Fact For the first few months of retirement, most NYSLRS retirees will receive partial payments while we finish calculating their final benefit. (We need to collect accurate service and salary information from their employers, a process that can take some time.) The partial payments are based on their most recent NYSLRS retirement estimate and usually make up 90 – 95 percent of their final benefit. Partial payments are paid by check and mailed to the address we have on file for the retiree.


Myth #2 “Family members always receive death benefits.”

Fact With the exception of accidental death benefits, NYSLRS members may name any person, trust, or organization as their beneficiary to receive death benefits. It doesn’t have to be a family member. Accidental death benefit recipients are outlined in the law.


Myth #3 “I can’t collect my pension until I start receiving Social Security.”

Fact Members can apply for retirement as soon as they meet the eligibility requirements of their retirement plan.


Myth #4 “NYSLRS manages my retiree health insurance.”

Fact NYSLRS does not administer health insurance programs for its retirees. We deduct premiums from a retiree’s monthly retirement benefit to pay for their health insurance if we’re told to do so by their former employer.

(If you have questions about your health insurance coverage or premium deductions, please contact your former employer. If you retired from a New York State agency, you can contact the New York State Department of Civil Service.)


Myth #5 “NYSLRS decides when there’s a retirement incentive.”

Fact This isn’t the case. The New York State Legislature (not NYSLRS) enacts retirement incentive programs. Incentives are approved by both houses and signed into law by the Governor. NYSLRS administers programs that are signed into law.


Check out your plan publication to learn more about your benefits. You can also visit our website for more information.

NYSLRS’ Partial Lump Sum Payments

When you retire, you’ll choose a payment option for your monthly lifetime benefit. Eligible NYSLRS members may also choose to receive a partial lump sum payment. The payment, which you’ll receive when we finish calculating your pension benefit, is a percentage of the actuarial value of your retirement benefit at the time you retire. By accepting this one-time lump sum payment, your lifetime monthly benefit will be permanently reduced.

Who is Eligible for the Partial Lump Sum Payment?

If you’re a Police and Fire Retirement System (PFRS) member covered by a special 20- or 25-year plan, you may be eligible to choose this payment. Certain Employees’ Retirement System (ERS) members (sheriffs, undersheriffs, deputy sheriffs, and county correction officers) are eligible if their employer offers this benefit. (Read the other eligibility requirements for PFRS members and ERS members.)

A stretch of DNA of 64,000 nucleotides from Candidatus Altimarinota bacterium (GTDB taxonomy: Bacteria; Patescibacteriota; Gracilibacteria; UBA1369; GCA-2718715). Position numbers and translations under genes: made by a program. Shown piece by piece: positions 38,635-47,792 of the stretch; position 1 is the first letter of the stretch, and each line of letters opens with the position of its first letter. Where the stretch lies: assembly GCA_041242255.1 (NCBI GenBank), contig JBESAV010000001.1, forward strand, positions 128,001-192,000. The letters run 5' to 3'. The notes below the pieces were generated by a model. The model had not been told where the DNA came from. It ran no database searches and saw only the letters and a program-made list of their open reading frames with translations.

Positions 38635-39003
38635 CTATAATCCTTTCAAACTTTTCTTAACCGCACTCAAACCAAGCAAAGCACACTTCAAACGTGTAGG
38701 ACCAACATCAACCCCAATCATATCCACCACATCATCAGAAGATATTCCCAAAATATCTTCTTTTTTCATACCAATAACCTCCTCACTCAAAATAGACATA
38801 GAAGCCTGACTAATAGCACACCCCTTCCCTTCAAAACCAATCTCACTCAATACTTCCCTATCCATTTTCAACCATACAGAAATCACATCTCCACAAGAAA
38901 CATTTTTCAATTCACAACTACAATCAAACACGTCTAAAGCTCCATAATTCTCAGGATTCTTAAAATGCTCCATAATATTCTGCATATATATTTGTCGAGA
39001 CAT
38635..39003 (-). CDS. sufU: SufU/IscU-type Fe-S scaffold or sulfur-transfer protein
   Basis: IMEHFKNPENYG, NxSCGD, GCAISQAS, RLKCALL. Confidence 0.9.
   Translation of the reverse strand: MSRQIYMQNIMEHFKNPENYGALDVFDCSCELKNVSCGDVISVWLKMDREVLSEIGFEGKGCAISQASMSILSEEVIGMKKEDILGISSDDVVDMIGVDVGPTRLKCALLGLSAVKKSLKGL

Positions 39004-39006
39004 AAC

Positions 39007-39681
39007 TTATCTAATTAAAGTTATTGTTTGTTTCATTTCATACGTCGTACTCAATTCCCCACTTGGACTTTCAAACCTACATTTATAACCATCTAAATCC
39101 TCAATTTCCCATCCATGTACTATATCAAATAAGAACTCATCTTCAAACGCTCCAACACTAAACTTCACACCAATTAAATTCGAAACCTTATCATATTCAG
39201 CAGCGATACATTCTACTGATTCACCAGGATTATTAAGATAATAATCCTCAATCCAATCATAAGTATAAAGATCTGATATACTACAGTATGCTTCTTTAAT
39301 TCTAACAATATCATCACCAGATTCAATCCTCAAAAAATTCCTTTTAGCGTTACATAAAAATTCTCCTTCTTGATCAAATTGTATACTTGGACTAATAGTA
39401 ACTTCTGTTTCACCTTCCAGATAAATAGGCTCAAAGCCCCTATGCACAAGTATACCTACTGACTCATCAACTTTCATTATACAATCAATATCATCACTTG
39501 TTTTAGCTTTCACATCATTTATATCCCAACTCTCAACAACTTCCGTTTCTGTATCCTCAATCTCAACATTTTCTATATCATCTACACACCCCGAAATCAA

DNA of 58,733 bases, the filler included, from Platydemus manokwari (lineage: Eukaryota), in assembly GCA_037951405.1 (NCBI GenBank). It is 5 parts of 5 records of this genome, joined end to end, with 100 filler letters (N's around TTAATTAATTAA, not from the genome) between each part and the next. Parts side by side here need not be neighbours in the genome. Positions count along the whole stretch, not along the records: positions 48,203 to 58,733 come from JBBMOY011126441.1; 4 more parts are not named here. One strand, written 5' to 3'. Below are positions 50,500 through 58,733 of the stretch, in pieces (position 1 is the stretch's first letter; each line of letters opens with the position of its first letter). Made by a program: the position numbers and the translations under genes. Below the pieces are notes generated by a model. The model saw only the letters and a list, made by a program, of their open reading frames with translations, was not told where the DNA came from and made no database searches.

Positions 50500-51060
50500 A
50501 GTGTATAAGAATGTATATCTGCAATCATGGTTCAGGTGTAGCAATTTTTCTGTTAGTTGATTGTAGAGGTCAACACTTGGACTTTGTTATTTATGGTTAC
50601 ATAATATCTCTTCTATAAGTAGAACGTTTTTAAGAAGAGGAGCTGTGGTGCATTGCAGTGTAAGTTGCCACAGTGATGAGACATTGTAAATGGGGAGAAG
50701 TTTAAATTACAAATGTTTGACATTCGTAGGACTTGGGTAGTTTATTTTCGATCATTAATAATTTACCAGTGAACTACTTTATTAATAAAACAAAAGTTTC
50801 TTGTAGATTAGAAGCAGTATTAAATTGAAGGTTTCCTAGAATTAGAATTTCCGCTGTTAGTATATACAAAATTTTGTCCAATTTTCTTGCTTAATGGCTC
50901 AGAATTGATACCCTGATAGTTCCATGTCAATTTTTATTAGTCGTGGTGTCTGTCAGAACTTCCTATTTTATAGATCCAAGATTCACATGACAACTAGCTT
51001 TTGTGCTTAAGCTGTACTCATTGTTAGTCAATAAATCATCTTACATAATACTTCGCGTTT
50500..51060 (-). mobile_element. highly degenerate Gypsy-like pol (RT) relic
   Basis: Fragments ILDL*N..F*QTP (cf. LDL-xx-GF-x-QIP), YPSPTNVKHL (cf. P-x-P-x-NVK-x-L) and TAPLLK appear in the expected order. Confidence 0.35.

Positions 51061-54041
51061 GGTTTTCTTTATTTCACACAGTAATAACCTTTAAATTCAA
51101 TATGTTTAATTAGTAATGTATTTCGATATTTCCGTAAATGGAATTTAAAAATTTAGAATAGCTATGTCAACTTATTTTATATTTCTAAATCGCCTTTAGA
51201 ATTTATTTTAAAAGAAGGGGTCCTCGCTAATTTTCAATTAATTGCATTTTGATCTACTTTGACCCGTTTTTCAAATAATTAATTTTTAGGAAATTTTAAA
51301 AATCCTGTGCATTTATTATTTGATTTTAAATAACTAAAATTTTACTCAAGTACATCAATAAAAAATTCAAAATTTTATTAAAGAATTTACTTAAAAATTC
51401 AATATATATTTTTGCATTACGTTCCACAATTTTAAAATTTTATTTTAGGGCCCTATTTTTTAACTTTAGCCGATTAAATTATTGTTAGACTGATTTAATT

Partial Lump Sum PaymentsHow the Partial Lump Sum Payment Works

The percentage amounts you can choose from depend on how long you’ve been eligible to retire. You can choose a lump sum payment that equals 5, 10, 15, 20 or 25 percent of the value of your retirement benefit.

The payment can be made directly to you, or you can also have it paid in a direct rollover to an Individual Retirement Annuity or other plan that accepts rollovers. Before you decide, you may want to speak with a tax advisor to see if the partial lump sum payment is right for you. Certain partial lump sum distributions could be subject to federal income tax.

How Do I Choose the Partial Lump Sum?

If you’re eligible for the partial lump sum, we’ll send you a special option election form when you file for retirement. You can use this form to choose both the partial lump sum and the payment option you want for your continuing lifetime monthly benefit.

Please read Partial Lump Sum (PLS) Payment at Retirement – For Eligible Retirement System Members for more information.

Earning NYSLRS Service Credit as a School Employee

In an earlier post, we talked about how full-time and part-time service credit works for NYSLRS members. We mentioned how earning NYSLRS service credit for workers in an educational setting can be a little different, so we want to take this time to elaborate on that.

While most New York teachers are in a separate retirement system from NYSLRS, there are NYSLRS members working in New York schools in other roles. They work according to the school year, which could be only 10 or 11 months long. So how do we determine service credit for them?

Earning NYSLRS Service Credit When You Work Full-Time

If you’re a school employee who works full-time, you receive one year of service per school year. Generally, a full-time 10-month school year requires at least 180 days worked in any school year. Depending on your employer, your full-time academic schedule could require a minimum of 200 or 170 days.

Earning NYSLRS Service Credit When You Work Part-Time

Part-time school employees earn service credit based on the number of days they worked. Depending on the length of your school year, you’d earn service credit the following ways:

For institutional teachers

Number of days worked ÷ 200 days

For all BOCES and school district employees, as well as teachers working at New York State schools for the deaf and blind

Number of days works ÷ 180 days

For college employees

Number of days worked ÷ 170 days

Check Your Member Annual Statement

From May to July, we’ll send out this year’s Member Annual Statements. (Members who work an academic schedule usually receive statements first.) For most members, your statement will show how much service credit you’ve earned for the past fiscal year (April 1, 2015 – March 31, 2016). It will also show your total service credit as of March 31, 2016. Make sure to look it over to see how much service credit you’ve earned over your career.

For more information on service credit, read our booklet, Service Credit for Tiers 2 through 6 (VO1854), or your own retirement plan publication.

Planning Around Your Retirement Date